Vegan Brazilian Black Bean Stew (Feijoada)


Vegan Brazilian Black Bean Stew

Vegan Brazilian Black Bean Stew is my version of this traditional dish that is served throughout Brazil. It has now become  a family favorite that is so quick and easy to prepare!

I always prepared my beans with a Caribbean twist by adding coconut milk, spring onions, thyme and allspice to it until a Brazilian friend came to my home for a visit about 14 years ago and prepared her version and I was sold.

She added an entire bulb of garlic, bell pepper, onion to the beans and cooked then until they were tender. She then seasoned the beans with aromatic cumin and oregano.

My friend didn’t measure her ingredients while we talked and enjoyed each others company.  I was so curious to see how the beans would turn out. I was  so impressed with the results, that I have been making variations of it since then. The beans were so creamy and delicious

The traditional Brazilian black bean stew (Feijoada), is normally made with black beans and various salted pork and beef products. It is traditionally served with farofa, which is a toasted yucca meal.

This stew traditionally takes anywhere from 2-3 hours to cook, but the vegan version takes less than half the time. So if you are wanting to save time and still get the benefits of a rich protein dish, then my Vegan Brazilian Black Bean Stew is your answer.

Vegan Brazilian Black Bean Stew

Black beans are a great source of protein, calcium, folate, and fiber.  We are always concerned as vegans if we are eating enough protein.Yet, I have never met anyone here in the USA who is protein deficient, have you?

Here is a list of some of the other benefits:

  1. The calcium in black beans is beneficial in building and strengthening our bones.
  2. Folate is beneficial for cell growth and tissue growth.
  3. Fiber, as we know is beneficial for a healthy digestive system, controlling blood sugar and improving heart health.

For more detailed benefits, check out this article in Organic Facts.

Vegan Brazilian Black Bean Stew is delicious when served with my Easy Oven Baked Sweet Plantain, African Braised Kale  and my Cilantro Lime Rice recipe for a real exotic taste and experience.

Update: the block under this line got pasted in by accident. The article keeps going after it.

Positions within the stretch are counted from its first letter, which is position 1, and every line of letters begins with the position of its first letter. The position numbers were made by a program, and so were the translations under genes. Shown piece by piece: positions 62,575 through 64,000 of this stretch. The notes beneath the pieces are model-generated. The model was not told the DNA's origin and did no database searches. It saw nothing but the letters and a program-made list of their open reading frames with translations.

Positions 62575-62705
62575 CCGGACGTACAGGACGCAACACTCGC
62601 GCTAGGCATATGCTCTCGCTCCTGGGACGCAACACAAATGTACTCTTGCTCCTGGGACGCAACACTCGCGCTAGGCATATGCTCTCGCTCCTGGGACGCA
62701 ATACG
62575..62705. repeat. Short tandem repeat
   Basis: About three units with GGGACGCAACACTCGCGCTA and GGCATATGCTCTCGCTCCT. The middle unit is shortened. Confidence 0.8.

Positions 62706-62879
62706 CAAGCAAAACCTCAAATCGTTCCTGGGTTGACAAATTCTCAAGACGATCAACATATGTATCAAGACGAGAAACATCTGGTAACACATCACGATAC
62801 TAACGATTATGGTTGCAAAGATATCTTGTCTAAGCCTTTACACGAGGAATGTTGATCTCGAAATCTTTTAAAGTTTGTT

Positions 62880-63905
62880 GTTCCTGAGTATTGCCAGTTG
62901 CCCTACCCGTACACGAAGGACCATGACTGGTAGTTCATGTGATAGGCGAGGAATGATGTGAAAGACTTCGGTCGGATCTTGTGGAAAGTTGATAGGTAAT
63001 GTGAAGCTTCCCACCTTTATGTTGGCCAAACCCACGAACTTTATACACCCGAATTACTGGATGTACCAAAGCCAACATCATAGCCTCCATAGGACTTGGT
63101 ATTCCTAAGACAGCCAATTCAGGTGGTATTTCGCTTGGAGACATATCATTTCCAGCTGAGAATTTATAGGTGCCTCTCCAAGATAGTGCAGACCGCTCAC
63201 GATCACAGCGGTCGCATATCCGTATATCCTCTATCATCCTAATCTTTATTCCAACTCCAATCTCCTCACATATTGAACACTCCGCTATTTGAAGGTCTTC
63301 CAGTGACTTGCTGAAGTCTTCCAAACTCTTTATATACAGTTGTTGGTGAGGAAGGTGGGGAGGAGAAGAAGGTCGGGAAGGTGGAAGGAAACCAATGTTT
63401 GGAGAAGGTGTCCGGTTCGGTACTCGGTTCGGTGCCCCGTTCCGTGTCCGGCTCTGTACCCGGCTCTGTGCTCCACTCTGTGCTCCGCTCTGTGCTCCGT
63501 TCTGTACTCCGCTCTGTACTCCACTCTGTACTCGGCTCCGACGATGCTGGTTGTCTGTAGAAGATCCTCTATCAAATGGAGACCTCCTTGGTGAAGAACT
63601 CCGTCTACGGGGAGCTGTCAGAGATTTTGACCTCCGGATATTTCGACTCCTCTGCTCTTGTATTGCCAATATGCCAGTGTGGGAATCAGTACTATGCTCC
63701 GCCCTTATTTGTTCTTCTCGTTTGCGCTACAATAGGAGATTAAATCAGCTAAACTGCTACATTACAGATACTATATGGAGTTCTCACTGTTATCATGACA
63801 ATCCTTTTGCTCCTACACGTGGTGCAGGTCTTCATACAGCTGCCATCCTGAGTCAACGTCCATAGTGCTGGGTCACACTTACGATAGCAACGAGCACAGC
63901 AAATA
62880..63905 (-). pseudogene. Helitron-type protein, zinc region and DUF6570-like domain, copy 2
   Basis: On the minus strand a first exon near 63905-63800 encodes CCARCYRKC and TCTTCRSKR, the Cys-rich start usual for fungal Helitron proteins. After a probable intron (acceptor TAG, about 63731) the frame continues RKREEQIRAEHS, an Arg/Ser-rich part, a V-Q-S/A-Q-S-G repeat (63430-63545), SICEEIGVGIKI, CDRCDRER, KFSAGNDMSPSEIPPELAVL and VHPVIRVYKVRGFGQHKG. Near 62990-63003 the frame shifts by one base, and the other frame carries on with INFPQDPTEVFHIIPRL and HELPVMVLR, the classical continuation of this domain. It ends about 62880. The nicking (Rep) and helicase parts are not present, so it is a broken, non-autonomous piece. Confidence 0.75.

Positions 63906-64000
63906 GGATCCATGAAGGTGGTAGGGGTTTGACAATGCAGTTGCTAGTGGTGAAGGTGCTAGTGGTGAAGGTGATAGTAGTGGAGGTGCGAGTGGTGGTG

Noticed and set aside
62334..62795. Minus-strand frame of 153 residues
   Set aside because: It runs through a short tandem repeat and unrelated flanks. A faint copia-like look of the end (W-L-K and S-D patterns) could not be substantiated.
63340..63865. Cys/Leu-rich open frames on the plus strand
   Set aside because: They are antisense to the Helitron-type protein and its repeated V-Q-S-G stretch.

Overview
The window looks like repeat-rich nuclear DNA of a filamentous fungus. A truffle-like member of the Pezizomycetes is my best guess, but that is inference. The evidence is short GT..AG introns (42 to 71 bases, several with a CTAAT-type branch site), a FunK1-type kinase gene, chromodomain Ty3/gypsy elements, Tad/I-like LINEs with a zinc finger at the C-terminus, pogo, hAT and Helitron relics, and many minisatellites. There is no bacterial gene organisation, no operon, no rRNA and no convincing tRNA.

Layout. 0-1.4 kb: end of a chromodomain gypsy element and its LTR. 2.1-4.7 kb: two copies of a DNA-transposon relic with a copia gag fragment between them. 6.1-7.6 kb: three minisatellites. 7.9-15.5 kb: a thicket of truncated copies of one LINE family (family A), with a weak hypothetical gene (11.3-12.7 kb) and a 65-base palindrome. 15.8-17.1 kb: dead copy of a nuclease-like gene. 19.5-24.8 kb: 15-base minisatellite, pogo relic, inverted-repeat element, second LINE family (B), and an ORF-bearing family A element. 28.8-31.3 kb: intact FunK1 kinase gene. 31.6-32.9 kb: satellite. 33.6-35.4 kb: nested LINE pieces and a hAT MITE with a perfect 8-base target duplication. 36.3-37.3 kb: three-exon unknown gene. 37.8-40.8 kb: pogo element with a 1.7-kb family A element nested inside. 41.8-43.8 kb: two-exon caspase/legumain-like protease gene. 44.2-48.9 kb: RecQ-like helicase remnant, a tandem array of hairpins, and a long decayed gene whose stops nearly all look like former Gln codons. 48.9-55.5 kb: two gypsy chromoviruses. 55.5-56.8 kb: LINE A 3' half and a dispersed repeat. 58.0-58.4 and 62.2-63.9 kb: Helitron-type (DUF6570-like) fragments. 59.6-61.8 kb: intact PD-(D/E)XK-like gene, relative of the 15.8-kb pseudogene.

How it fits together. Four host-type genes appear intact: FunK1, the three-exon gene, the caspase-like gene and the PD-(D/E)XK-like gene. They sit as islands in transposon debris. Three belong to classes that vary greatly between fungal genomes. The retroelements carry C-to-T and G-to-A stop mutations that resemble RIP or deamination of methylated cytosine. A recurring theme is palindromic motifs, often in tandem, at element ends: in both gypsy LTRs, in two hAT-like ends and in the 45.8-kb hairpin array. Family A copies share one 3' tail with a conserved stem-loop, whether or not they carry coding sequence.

For: 8 servings


  1. If you are using dried beans, sort beans to remove debris. Rinse beans and soak overnight in cold water at least 3 inches above. If using canned beans go to number 4 of recipe instructions.
  2. The following day, drain and rinse beans. Place beans in a large pot with cold water.
  3. Bring to boil on medium-high, cover and reduce heat to simmer until beans are tender, about one hour. Set aside.
  4. Heat oil in a large pot on medium heat, add onion and saute until soft, about 3 minutes.
  5. Stir in garlic, bell pepper, cumin, oregano, and bay leaves. and cook for another minute.
  6. Stir in beans (along with remaining liquid if using cooked beans). If using canned beans add water or vegetable broth
  7. Bring to boil, reduce to a simmer and cook for 20 minutes, stirring occasionally for flavors to blend. Using the back of a ladle mash some of the beans to help to make a creamy thick sauce. Add extra liquid if needed.
  8. Stir in cilantro, cayenne pepper and salt to season.

Recipe notes

Vegan Brazilian Black Bean Stew

  1. Leftover bean stew freezes for up to 3 months.
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    • Michelle Blackwood

      Awesome Kez, please enjoy. That is actually ripe plantains a cousin of banana. I basically oven baked them. Peel and slice plantains to about 1/4 inch thick. Place on greased baking tray in a single layer. Brush with oil and baked in a preheated oven at 400 degrees for 20 minutes, turning halfway1

  1. That looks delicious. Will try it for sure. Are black beans the same as aduki beans? I cook something similar with aduki beans and sweet potato, but I use peanut butter to thicken the sauce. Also, have you served it with fried plantain?

    • Michelle Blackwood

      Thank you Cait, please enjoy! Black beans aren’t the same as adzuki beans. Adzuki beans are reddish brown and they are delicious as well. They have their own distinct taste. Growing up in Jamaica we called them, ‘cow peas’.

  2. I like the look and sound of it. Might give it a try. Especially as the colder months are on the way. Not a vegan though so what is the non vegan version?

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